Readers Take Action
A Victory in Argentina
Lisa Garrigues' account in your Fall 2002 issue of the attempts by Argentines to resurrect their economy from the ground up was well written and informative. Unfortunately, since then the factory highlighted in the story, Brukman, was seized by the authorities and there is an ongoing struggle to secure it again for the workers.
However, there is recent good news from another “recovered” factory in Argentina: the Sasetru food processing plant, seized by a community near Buenos Aires and then violently attacked by the police and military, was legally returned to the workers by the courts in October.
This is a significant victory as the plant has the potential to employ hundreds of workers. Sasetru's future is somewhat secure as the workers obtained local government contracts to supply pasta to outlets providing food to needy families.
Inkworks Press, a worker co-op where I work, along with labor groups all over the world, sent a letter of support to the workers of the Sasetru plant this summer and copies to several government functionaries.
Our family has just returned from a month-long bicycle journey through Europe. We have enjoyed this form of vacation for several years, but as we were planning it in March, just as the Iraq war was starting, we wanted to turn the trip into more than a vacation. We came up with the idea of letting the world know, in some small way, that not all Americans think that driving oil-guzzling, polluting cars is the only way to live. We printed stickers that said “Bicycle for peace” in the seven languages of the countries we would be visiting. We planned to give them out to whomever we could strike up a conversation with. Traveling as citizen diplomats turned out to be a wonderful way to go.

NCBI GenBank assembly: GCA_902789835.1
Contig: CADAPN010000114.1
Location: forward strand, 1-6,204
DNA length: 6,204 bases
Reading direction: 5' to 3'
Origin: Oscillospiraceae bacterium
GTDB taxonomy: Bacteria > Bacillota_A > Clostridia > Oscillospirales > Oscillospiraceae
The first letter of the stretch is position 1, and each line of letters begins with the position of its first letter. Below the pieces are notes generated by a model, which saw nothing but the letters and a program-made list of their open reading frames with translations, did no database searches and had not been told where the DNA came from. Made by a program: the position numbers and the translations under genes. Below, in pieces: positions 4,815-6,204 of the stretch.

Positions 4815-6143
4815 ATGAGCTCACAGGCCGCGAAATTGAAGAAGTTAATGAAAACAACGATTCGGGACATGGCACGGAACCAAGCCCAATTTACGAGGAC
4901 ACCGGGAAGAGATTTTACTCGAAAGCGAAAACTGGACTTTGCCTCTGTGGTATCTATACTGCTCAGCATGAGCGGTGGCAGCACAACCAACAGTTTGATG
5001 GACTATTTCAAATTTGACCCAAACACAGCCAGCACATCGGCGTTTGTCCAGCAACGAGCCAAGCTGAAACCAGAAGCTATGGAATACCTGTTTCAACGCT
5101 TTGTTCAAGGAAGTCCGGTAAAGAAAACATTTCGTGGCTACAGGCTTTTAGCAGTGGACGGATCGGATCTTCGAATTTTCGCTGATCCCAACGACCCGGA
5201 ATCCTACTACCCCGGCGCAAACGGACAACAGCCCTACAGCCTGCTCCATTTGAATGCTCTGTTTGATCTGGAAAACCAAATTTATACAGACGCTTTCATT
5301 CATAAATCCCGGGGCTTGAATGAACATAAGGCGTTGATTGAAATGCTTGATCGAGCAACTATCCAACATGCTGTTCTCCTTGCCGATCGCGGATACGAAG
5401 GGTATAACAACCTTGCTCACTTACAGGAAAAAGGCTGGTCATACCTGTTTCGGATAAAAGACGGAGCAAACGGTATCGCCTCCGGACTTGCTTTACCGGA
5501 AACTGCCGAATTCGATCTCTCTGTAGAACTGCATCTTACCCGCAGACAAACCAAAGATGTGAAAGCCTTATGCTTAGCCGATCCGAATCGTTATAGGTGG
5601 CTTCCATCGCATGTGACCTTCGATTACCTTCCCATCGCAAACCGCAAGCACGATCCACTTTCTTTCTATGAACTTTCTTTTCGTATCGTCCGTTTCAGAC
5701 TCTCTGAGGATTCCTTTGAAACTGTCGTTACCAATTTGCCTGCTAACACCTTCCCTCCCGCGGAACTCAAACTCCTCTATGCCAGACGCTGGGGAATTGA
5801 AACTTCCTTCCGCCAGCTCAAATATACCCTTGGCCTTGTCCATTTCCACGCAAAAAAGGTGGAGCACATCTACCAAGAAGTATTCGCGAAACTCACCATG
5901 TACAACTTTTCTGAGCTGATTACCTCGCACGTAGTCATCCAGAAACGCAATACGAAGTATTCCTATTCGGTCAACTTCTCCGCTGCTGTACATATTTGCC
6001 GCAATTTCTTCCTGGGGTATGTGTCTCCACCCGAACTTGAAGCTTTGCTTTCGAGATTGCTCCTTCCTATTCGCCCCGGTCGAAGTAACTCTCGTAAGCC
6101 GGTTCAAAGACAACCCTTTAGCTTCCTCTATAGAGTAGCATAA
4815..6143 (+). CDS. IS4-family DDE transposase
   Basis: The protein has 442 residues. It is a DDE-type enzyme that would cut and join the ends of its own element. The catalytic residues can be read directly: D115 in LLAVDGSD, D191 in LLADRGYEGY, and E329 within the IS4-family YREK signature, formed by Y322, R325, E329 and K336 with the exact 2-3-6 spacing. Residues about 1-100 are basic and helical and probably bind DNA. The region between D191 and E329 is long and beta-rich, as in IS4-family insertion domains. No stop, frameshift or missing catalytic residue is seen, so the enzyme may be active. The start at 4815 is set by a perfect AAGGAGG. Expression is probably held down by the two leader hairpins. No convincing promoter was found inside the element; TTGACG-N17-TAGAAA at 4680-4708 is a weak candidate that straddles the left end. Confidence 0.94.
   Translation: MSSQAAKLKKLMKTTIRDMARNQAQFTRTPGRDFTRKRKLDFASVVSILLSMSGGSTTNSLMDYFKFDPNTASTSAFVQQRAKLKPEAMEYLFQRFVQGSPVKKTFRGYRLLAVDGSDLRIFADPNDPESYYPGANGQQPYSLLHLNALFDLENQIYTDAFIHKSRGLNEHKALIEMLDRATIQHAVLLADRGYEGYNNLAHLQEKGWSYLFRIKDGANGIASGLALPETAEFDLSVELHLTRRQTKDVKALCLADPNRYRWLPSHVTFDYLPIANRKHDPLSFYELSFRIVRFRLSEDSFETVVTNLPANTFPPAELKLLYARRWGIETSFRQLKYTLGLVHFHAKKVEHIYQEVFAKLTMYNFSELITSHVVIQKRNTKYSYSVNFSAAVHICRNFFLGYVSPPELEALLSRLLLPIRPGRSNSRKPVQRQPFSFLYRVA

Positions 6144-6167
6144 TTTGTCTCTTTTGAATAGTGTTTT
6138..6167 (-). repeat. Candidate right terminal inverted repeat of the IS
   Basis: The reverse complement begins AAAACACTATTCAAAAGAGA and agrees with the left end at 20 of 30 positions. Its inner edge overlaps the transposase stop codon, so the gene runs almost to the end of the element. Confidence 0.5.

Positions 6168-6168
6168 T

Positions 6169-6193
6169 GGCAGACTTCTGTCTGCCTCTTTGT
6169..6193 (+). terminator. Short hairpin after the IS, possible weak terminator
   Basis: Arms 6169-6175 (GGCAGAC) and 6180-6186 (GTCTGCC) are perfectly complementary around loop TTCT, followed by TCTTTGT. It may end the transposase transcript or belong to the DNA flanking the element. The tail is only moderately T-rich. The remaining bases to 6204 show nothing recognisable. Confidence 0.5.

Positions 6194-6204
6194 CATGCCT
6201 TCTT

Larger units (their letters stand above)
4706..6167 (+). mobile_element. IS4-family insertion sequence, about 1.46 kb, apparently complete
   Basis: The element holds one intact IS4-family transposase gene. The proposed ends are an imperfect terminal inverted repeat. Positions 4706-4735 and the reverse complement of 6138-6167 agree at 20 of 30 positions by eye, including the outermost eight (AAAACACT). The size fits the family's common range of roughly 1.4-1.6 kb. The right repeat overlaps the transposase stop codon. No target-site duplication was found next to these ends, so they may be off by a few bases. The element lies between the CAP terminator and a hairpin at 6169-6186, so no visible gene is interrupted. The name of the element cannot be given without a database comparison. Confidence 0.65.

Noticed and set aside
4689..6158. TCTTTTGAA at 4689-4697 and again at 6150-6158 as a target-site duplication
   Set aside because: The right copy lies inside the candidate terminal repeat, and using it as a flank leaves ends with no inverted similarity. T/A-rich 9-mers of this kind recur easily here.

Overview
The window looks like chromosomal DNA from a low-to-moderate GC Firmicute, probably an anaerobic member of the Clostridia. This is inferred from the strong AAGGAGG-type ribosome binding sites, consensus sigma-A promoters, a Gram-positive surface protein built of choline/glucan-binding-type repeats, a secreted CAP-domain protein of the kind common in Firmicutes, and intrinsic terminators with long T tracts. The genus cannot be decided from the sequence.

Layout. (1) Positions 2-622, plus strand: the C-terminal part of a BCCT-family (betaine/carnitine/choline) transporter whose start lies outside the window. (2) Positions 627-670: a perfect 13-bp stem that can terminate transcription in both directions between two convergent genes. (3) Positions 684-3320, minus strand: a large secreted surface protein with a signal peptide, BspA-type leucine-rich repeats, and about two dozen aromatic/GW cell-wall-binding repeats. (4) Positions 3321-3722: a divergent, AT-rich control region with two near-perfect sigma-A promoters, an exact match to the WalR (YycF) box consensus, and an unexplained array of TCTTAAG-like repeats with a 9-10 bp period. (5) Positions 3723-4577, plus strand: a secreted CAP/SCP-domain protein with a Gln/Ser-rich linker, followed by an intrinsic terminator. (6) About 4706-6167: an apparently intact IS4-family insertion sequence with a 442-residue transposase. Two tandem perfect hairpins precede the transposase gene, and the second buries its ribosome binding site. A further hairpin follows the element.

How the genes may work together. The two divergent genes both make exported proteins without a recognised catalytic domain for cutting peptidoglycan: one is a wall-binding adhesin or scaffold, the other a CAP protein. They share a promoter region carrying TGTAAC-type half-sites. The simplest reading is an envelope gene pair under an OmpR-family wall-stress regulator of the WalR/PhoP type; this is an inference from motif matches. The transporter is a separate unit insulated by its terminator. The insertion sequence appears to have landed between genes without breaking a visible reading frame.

We spent our first two nights in a Copenhagen hostel. As we cooked dinner, we talked with a nice gentleman and gave him a sticker. His eyes lit up and he introduced himself as Farook from Pakistan. He told us that Pakistan was a wonderful country and he hoped that all Americans didn't hate him. After a long evening of much laughter, we said farewell and he left us with the names and e-mails of his family members and a promise that we must come visit. This same scenario unfolded in a myriad of ways during our thousand kilometers of pedaling, and we now hope to ride through a different part of the world every year.
Bainbridge Island, Washington
Clean Elections Coming
The Fall 2003 issue of YES! featured both “Clean Elections—Making a Difference” and Fran Korten's appeal to be politically active on the state level as well as on the community and federal level. For those of you who live in Washington State, I bear good news.
A little over a year ago a small group of us began meeting to see what we could do to get clean elections for our state. Even though our resources were limited and we operated on our spare time, much has been accomplished. We are now incorporated as Washington Public Campaigns.
We received advice and help from the Western States Center, contacted the people involved in Maine's successful effort to get clean elections adopted there. We studied the step-by-step process they used to be successful and are utilizing many of their strategies.
We are now reaching out to political and community leaders, organizations and the general public. Already the League of Women voters and the State Democratic Party have endorsed public financing of campaigns in Washington. Through our year's fledgling efforts we have some 300 supporters on our database.